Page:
Novo Banco boss hits back at harsh parliamentary criticism
The President of Portugal’s Novo Banco, António Ramalho, has hit back after the leader of the opposition party PSD said that the hundreds of millions poured into the bank through a Resolution Fund was the “biggest white collar crime ever committed in Portugal”.
António Ramalho counters that it is “a shame that the bank is being used as political cannon fodder by political parties” and says he is “open to clarifying the situation but can no longer continue to stand by and witness the constant manoeuvres that can only harm the bank’s activity.”
At question is the €800 million of public money which poured into the Resolution Fund to prop up the bank’s liquidity position until it can be sold to another bank chain by 2021 and which has caused an outcry from MPs after it was discovered that the Prime Minister António Costa had not been informed of the cash transfer from the treasury by his own Finance Minister Mário Centeno.
Worse, the transfer was made even before the results of a fine tooth comb audit into the bank’s financial position has been made public.
The comments in parliament by the leader of the PSD opposition Rui Rio followed hot on the heels of those from the Finance Minister a week ago, in which he said the Resolution Fund was the “worst resolution fund ever carried out in the history of the European Union”.
The drip-drip of bad press resulting from political intrigues over the past two years puts the bank at serious risk of losing nervous depositors who could transfer their funds to other banks fearing that the situation of Novo Banco calls into question the safety of their savings.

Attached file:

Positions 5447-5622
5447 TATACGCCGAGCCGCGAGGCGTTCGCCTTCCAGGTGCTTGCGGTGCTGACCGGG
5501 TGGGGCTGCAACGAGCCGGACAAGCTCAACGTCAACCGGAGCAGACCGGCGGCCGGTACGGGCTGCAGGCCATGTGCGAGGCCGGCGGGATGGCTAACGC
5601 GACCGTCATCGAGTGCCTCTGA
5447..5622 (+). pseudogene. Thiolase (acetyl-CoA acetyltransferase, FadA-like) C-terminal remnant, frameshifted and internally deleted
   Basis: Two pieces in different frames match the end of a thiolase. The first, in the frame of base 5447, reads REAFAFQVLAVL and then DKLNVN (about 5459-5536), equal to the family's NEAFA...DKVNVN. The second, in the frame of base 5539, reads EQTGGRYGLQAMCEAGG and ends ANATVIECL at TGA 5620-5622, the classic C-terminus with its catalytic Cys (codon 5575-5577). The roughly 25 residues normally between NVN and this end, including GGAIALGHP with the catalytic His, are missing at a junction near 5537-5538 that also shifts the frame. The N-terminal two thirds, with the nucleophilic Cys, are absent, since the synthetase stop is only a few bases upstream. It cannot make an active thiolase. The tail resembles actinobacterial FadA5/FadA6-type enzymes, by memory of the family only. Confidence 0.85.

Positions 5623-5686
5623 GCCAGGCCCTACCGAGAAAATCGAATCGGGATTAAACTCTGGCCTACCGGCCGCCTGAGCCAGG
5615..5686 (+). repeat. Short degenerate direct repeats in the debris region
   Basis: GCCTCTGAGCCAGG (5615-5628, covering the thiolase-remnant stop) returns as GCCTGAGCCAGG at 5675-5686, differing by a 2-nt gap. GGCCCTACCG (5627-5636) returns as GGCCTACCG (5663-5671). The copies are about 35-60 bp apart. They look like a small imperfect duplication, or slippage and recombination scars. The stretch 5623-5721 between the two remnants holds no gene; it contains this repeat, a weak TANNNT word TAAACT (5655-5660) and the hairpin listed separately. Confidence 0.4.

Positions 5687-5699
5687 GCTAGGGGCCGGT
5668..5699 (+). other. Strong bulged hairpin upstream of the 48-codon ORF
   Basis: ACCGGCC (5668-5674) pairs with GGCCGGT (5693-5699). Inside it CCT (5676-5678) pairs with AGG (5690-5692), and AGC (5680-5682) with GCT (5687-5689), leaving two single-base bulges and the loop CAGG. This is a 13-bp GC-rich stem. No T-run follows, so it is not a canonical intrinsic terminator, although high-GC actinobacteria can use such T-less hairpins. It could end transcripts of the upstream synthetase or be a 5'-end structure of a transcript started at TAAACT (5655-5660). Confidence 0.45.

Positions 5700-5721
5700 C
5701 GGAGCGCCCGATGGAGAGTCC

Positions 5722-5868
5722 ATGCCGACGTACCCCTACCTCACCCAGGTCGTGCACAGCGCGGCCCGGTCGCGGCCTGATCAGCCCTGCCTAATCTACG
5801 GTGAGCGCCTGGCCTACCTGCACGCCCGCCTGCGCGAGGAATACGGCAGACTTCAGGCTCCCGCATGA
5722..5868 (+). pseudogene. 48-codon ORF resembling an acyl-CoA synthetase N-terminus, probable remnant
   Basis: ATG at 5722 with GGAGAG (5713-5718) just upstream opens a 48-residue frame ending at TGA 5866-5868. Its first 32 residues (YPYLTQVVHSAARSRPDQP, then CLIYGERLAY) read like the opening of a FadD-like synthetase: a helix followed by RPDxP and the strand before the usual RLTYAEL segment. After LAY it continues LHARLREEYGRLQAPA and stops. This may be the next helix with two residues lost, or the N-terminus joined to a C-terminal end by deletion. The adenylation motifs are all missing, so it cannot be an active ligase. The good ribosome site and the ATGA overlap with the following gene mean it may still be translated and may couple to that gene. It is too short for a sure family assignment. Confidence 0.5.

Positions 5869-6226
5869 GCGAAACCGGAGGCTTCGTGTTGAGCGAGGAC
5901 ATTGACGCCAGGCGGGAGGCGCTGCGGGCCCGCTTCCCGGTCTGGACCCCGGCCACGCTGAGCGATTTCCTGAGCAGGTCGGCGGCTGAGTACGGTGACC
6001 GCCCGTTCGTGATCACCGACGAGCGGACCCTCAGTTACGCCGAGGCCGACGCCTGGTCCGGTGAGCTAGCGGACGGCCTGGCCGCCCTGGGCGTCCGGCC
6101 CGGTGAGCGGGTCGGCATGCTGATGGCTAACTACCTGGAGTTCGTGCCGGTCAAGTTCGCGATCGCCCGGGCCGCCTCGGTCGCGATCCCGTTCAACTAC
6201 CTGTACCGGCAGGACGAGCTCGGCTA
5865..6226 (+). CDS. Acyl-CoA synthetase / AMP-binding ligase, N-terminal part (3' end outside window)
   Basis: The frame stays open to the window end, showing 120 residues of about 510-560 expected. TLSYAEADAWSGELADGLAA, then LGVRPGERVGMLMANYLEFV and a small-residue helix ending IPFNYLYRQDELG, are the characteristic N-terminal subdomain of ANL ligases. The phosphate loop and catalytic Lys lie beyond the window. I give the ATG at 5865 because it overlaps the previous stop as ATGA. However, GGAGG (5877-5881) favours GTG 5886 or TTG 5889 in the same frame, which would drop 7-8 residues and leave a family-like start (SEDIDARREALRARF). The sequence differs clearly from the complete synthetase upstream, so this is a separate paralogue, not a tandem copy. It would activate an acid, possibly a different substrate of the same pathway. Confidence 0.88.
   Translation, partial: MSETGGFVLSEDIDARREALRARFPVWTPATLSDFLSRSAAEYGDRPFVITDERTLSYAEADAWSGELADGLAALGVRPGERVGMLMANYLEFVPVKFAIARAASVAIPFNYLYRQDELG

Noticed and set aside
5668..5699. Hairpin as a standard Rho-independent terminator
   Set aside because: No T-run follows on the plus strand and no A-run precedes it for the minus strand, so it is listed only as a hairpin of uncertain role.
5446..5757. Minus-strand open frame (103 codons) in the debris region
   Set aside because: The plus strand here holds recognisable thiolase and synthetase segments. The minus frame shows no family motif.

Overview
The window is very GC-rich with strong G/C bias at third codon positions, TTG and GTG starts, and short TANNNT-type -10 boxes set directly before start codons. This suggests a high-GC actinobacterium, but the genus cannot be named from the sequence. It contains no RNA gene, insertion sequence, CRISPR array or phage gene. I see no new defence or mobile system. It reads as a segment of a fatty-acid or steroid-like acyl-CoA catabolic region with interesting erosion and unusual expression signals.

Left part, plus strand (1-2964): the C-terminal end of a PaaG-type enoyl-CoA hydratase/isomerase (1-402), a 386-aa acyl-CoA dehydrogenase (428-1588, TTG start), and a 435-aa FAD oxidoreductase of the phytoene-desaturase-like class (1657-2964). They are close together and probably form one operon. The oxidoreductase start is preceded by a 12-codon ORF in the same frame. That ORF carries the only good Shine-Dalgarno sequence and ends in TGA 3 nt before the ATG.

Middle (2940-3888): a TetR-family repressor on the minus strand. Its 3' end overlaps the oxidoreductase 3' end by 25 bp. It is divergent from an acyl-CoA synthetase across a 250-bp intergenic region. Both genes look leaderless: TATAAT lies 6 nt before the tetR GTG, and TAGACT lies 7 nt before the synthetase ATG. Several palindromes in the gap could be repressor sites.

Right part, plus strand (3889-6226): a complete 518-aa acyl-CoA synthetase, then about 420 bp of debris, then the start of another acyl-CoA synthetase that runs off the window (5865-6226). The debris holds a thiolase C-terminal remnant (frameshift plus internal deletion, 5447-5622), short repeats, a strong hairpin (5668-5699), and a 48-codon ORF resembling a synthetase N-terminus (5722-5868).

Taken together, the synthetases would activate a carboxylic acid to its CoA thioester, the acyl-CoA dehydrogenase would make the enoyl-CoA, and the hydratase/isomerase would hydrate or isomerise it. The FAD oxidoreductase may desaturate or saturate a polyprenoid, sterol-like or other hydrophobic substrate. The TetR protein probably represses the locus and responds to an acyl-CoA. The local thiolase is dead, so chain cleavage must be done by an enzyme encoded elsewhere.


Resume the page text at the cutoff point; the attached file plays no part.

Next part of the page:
Yet, in fact, the real situation of the bank’s recent results minus the toxic legacy it inherited from collapsed Banco Espírito Santo is not unfavourable and puts it in a similar situation to most of the other clearing banks in Portugal while its administration has worked hard over the past few years in clearing NPLs and toxic loans off its bank balance.
This week António Costs said that if the institutional audit carried out by Novo Banco should conclude that the bank had been “badly managed” then the Resolution Fund “had every right” to ask for the money injected into the bank to be returned.
But in a counter offensive, the bank states in a communique: “The Board of Directors of Novo Banco does not accept and deeply regrets that the good name of the institution continues to be used as political cannon fodder and/or political-media manoeuvres.”
The bank adds that it is certainly “one of the most scrutinised bank entities both nationally and at a European level because of the process that led to its being created” and adds that, “António Ramalho, its CEO, has already been various times to parliament to clarify questions that were put to him”.
And continues: “Novo Banco is available to clear up any doubts but cannot continue to stand by and witness the constant manoeuvres that only prejudice its activity and disturb the hard recovery efforts carried out by thousands of bank staff who daily serve hundreds of millions of customers, and forgetting the importance of Novo Banco for the country’s economy which is well evident, particularly at this time of difficulty for Portuguese companies and families.”